Dr Alok Bajpai revisits Gandhi’s call to Indians for rule over self and not rule of self

On 15 August 1947 when Jawaharlal Nehru reminded us of our ‘Tryst with destiny ‘ Mohandas Karamchand Gandhi, mentor for a majority of Indians was in Calcutta.

That he was pained and sad and kept away from Independence Day celebrations is an oft-repeated account of Gandhi’s absence in Delhi. That it was nothing personal is less emphasized.

Gandhi was aware of the reality like no one else.

Gandhi was not a man to sulk in anguish or be carried off his feet in jubilation. The Mahatma was active in exhorting people for right conduct. That day he advised Bengal ministers to serve the poor and not to get lured by wealth. He asked Hindus and Muslims to strengthen unity.

He was against momentary together- ness and expressed concern over the safety of people to Rajaji. The ‘one man boundary force’ as Mountbatten called Gandhi brought peace to Calcutta where a 55,000 force could not in Punjab.

But 67 years later what is more important is to pay heed to another event that took place the same day. People in their enthusiasm had almost invaded the Governor house, trampled over the lawn and flowerbeds. In a public meeting, Gandhi later said that about the chaos caused that he is glad that the people are happy and displaying people’s power. But he is sorry if people think that they can do what they liked with Government property. That is criminal lawlessness.

He hoped that the people had vacated the Governor’s palace as readily as they had occupied it and on their own. Gandhi warned that now that they were free, they should use their freedom with wise restraint.

Wise restraint

Wise restraint is what Gandhi talked of all his life and it will be wise to listen to this visionary at this moment in India’s history when talk of change is in air.

From the time he ambidextrously wrote Hind Swaraj in 1909, Mahatma Gandhi meant Swa- raj, rule over self and not rule of self. That is Gandhi’s most important inspiration for the youth of today.

For almost three and a half decade Gandhi’s message and teaching aimed at minimizing differences between people be it economic, religious or socio-political. He lived his life as an example and did not just preach, walking the talk mostly, demonstrating to India and the world the magic of practising love and empathy.

The world had watched as India pitched its battle for Independence between the 1930s and 1940s. The struggle was so different from all that was known. As Gandhi succeeded in his struggle, the world waited for India to emerge as a different nation and show a another way of civilization as practised by Gandhi.

But history intervened and India chose a different path on 30th January 1948. The Mahatma was reduced to photographs. He was killed but numerous photographs of his toothless smile decorated multiple walls and currency notes, relegating the Gandhian way of life to libraries and study departments, ostracized from real polity and public behaviour. The path treaded by contemporary India diversified so much that in our collective pursuit and greed for material prosperity we seem no different from others.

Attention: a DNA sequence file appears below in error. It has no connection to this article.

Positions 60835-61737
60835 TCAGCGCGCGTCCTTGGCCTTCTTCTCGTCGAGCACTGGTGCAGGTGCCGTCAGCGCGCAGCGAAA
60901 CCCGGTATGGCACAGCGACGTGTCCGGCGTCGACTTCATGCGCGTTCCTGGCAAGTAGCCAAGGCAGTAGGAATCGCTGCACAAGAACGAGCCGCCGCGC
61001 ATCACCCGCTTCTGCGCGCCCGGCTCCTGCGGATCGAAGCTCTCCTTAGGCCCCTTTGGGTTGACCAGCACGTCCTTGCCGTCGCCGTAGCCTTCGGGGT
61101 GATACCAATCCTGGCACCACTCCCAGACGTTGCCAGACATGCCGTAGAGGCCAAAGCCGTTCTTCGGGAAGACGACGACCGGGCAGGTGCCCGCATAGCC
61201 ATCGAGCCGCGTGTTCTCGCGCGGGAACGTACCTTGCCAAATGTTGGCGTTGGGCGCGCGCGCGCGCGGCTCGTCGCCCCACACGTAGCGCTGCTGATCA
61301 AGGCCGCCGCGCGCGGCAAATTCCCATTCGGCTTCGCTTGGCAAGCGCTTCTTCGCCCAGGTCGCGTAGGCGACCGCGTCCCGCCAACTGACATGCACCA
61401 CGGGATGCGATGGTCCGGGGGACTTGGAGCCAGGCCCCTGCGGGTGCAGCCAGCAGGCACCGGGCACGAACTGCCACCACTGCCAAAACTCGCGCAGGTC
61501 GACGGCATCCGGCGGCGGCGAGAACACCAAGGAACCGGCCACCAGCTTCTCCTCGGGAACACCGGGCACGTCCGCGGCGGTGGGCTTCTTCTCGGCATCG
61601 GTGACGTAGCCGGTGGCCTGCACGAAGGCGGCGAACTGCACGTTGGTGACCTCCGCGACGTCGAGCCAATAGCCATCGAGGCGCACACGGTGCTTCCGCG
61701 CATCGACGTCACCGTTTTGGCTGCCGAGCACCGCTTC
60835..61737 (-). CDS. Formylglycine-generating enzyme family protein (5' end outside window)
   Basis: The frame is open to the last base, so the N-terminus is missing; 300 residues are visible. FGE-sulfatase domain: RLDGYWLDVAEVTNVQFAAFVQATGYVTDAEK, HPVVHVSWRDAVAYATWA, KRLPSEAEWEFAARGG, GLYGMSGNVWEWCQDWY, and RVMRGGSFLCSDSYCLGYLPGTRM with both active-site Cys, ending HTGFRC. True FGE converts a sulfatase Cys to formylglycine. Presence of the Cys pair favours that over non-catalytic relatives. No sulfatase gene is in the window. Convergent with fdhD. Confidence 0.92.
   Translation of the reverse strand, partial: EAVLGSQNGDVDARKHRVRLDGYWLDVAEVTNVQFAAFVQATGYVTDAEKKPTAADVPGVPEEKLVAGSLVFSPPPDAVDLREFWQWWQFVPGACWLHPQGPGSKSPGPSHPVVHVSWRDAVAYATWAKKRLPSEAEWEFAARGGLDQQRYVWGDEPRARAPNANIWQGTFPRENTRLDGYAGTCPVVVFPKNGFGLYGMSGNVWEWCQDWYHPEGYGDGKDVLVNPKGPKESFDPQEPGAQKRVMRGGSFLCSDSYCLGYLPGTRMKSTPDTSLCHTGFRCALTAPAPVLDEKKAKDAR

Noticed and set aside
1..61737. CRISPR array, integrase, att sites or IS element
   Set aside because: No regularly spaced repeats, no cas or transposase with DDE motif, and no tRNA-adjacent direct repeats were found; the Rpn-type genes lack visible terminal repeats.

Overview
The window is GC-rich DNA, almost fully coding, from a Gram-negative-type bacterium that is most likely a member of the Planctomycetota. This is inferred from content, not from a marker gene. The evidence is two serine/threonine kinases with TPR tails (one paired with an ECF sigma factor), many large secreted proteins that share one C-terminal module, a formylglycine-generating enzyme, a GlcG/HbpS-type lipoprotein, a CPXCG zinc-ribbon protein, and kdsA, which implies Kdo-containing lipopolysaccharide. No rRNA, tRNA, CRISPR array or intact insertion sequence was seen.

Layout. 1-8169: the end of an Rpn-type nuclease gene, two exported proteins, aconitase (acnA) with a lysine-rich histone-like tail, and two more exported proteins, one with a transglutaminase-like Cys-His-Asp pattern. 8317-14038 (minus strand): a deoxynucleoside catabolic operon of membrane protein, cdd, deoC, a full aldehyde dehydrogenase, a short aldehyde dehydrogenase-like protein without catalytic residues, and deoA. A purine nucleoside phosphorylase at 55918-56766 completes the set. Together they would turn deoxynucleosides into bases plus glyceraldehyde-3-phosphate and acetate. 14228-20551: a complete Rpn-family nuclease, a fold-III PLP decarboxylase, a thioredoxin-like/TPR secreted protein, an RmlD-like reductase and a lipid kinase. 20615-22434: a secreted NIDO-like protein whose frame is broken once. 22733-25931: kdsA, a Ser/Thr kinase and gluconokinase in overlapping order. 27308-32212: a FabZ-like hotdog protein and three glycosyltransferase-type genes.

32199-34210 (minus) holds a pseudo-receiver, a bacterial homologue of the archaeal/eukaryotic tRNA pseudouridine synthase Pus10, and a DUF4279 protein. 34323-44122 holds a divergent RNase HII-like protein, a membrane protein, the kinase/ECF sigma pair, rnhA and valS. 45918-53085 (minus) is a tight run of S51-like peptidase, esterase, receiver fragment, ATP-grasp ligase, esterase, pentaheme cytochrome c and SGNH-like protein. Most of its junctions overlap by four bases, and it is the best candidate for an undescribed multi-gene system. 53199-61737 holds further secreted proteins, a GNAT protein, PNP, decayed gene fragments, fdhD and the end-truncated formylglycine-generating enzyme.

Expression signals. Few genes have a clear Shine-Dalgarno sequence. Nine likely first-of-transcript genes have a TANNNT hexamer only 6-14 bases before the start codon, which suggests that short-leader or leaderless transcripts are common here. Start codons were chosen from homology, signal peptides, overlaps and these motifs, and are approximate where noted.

Now is the time to think about life and nationhood all over again and it is for the youth, future generations to rediscover values most important for survival and progress.

The only way

Social equality, communal harmony and dignity of labour are the only permanents that will bridge gaps between populations of this vast and very diversified country, leaving Indian minds free to creatively contribute to our common existence. And the only way to achieve this is to raise self-respect and reduce greed.

If this language sounds esoteric to young, post-modern minds then listen to this: He exhorted to us to raise self-respect and move beyond petty self-centeredness. Shramev jayate his new mantra is dignity of labour. Need for skill based and not certificate based training is autonomy. Each part of the body has to be healthy, is not appeasement but inclusive development.

Villages should be modernized and made self sufficient to make a strong country, to allow people in villages to live with decency. This is what Narendra Modi said in his maiden speech in Parliament just a few weeks ago, every word of his reeking of Hind Swaraj.

What Gandhi meant by rule over self, Modi says is discipline and commitment to the nation in any work that one does. Even if this is rejected as nationalistic jingoism by those on the side of left politics and those claiming Gandhi as an internationalist none can dismiss ANTODYA, a concern for the last man in society, the poorest man on the lowest rung of society.

Many have claimed concern over this man but acted otherwise. What is desirable for the youth as this great civilistion stands at a crossroad today is the talisman left by Gandhi who did not believe in magic, work being his mantra.

I will give you a talisman. Whenever you are in doubt, or when the self becomes too much with you, apply the following test. Recall the face of the poorest and the weakest man [woman] whom you may have seen, and ask yourself, if the step you contemplate is going to be of any use to him [her]. Will he [she] gain anything by it? Will it restore him [her] to a control over his [her] own life and destiny? In other words, will it lead to Swaraj [freedom] for the hungry and spiritually starving millions?

Then you will find your doubts and your self melt away. One of the last notes left behind by Gandhi in 1948, expressing the essence of his social thought.

The writer is a psychiatrist and Gandhi enthusiast. He can be contacted at alokbajp@gmail.com

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